Writing is Learning

Since I returned from my trip of learning I’ve not written a word of fiction. Suddenly it seems like I still have so much to learn that everything I may have written so far is just plain rubbish. Of course, that’s the whole point, isn’t it? Writing is learning process – we learn by writing. If this is the case, then I must have learnt a whole lot because I’ve done more writing in the past year than I have since I was a teenager noting down my emotional angst.

But: what have I learned? It’s all well and good knowing that by writing I am progressing, yet if I don’t reflect on it then what am I really understanding about this process?

Here are a few things I think I’ve learnt over the last year or so just by writing more often.

  • Self-motivation is a key ingredient when attempting to write a novel
  • Some words are always better than no words
  • Characters will sometimes not fit into that tiny little box you have crammed them into, and if they do then they’re probably not a fully-rounded character
  • Day-dreaming is a legitimate activity that exercises the creative mind
  • Writing isn’t easy for anyone – there always tends to be at least one element that doesn’t come naturally
  • The difference between show and tell is like the difference between a movie and an instruction booklet
  • Setting goals for which rewards are necessary makes for a pleasant writing life
  • No matter what: if you’re writing, you are a writer

There are probably lots more that I haven’t remembered, but these are the ones that spring to mind right now. I feel like I should be noting down these little gems of advice whenever I come across them in my writing, just so that I can list them up to either remind myself why I love doing this or to help me in my editing process.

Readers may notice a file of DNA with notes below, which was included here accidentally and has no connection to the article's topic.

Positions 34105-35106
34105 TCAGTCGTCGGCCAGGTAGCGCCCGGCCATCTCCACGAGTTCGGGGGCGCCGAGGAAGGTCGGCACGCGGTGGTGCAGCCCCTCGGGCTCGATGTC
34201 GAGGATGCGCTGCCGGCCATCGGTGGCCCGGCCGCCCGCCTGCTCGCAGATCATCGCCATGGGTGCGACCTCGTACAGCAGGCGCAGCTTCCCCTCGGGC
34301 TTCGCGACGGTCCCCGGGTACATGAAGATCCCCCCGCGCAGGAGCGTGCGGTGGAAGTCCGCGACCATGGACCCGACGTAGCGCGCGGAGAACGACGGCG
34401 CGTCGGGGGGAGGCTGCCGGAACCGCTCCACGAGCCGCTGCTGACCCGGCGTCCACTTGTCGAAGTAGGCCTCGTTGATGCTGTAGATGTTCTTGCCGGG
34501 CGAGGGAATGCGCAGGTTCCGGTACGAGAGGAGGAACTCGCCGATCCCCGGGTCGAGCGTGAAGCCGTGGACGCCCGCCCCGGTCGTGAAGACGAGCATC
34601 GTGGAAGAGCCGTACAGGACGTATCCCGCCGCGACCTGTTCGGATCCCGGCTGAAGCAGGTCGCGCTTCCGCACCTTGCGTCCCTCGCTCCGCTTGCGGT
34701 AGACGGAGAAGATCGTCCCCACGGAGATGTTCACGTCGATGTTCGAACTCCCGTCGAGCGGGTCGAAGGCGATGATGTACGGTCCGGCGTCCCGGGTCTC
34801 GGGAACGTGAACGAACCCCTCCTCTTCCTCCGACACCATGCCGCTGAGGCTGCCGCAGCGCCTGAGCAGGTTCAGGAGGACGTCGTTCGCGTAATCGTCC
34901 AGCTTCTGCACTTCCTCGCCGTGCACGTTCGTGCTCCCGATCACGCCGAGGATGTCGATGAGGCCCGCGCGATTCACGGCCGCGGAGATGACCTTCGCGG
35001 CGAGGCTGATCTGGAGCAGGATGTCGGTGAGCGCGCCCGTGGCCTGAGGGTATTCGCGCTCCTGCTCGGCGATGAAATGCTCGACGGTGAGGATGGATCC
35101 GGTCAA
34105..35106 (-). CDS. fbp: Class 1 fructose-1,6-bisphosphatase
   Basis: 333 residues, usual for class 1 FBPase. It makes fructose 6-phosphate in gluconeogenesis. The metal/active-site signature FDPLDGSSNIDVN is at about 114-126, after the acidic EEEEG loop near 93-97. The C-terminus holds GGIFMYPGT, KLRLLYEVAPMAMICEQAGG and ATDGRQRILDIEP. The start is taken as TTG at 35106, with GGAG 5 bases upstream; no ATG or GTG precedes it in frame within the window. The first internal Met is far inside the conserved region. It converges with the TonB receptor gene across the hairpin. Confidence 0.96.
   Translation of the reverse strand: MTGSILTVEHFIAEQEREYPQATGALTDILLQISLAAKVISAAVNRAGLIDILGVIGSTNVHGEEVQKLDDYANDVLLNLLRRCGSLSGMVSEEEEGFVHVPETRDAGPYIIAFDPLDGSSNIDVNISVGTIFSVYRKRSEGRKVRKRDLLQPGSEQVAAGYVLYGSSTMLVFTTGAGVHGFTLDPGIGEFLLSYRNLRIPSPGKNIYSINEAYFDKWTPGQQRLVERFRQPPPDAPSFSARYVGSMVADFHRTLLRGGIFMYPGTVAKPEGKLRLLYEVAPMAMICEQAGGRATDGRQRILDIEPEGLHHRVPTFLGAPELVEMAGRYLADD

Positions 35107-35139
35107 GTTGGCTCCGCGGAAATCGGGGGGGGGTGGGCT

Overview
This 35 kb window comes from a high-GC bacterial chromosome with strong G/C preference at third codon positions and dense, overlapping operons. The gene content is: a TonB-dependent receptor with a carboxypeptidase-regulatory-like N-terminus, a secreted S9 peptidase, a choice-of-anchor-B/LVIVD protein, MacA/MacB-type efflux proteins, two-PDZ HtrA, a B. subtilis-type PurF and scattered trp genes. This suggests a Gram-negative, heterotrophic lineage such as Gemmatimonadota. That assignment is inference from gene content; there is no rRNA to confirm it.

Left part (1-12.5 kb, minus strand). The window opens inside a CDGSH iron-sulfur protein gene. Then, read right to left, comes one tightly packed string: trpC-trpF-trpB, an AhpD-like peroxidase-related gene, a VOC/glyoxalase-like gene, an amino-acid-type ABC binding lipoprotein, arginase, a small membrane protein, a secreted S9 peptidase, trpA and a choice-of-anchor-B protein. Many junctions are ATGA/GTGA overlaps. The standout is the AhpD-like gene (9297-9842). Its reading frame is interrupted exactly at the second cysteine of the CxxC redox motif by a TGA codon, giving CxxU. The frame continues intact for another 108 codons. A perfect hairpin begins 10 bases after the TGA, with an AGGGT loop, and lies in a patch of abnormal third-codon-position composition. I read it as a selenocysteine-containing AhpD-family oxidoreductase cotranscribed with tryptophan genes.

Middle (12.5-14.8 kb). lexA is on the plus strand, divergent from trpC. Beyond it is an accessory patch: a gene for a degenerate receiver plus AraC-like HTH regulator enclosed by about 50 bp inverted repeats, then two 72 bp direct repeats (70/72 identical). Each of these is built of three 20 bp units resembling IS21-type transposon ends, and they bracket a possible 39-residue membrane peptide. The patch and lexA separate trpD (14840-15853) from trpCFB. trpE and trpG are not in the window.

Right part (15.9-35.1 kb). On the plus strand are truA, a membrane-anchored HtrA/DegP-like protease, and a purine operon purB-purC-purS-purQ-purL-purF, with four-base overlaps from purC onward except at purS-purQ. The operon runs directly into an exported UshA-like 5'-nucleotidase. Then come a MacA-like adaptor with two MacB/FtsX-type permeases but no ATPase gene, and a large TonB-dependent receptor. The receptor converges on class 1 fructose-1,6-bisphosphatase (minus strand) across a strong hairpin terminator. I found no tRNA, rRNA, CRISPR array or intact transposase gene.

I suppose if I think about it the one key piece of advice I would give to those people striving to be a writer is to keep writing…and that’s a tip I should probably take to heart today.

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6 responses to “Writing is Learning

  1. Sounds like your confidence is a little battered after going to that conference. Its ok. Take your time, be easy on yourself and don’t think you have to figure it all out right away. A little at a time. And don’t forget why you write. 😉

    • Yes, thank you. It has knocked me a little, but at the same time it’s bolstered my reserve. I really do want to write – and I do write, regularly. Therefore I am a writer. 8o)
      Those four words are why I want to keep on writing.
      Thanks for your support.
      Take Care, Cat

  2. No matter what: if you’re writing, you are a writer

    This.

    Writers already suffer so much creative self doubt.

    When we feel we aren’t even allowed to acknowledge the basic fact that ‘we write, therefore we’re writers’, we are shooting our self-confidence in the foot.

    • It’s taken me a long time to realise this basic right to ‘label’ myself a writer…I think it comes with the act of writing habitually.
      I suppose it is about having the confidence to know that you deserve it in part. For me, ‘writer’ is a very high accolade and I felt I needed to know I was worthy of the title before accepting it.
      Hmmm, it’s an interesting issue for us writers – the professionality of our craft – possibly warrants some blog post musing…
      Thanks for your comment.
      Take Care, Cat

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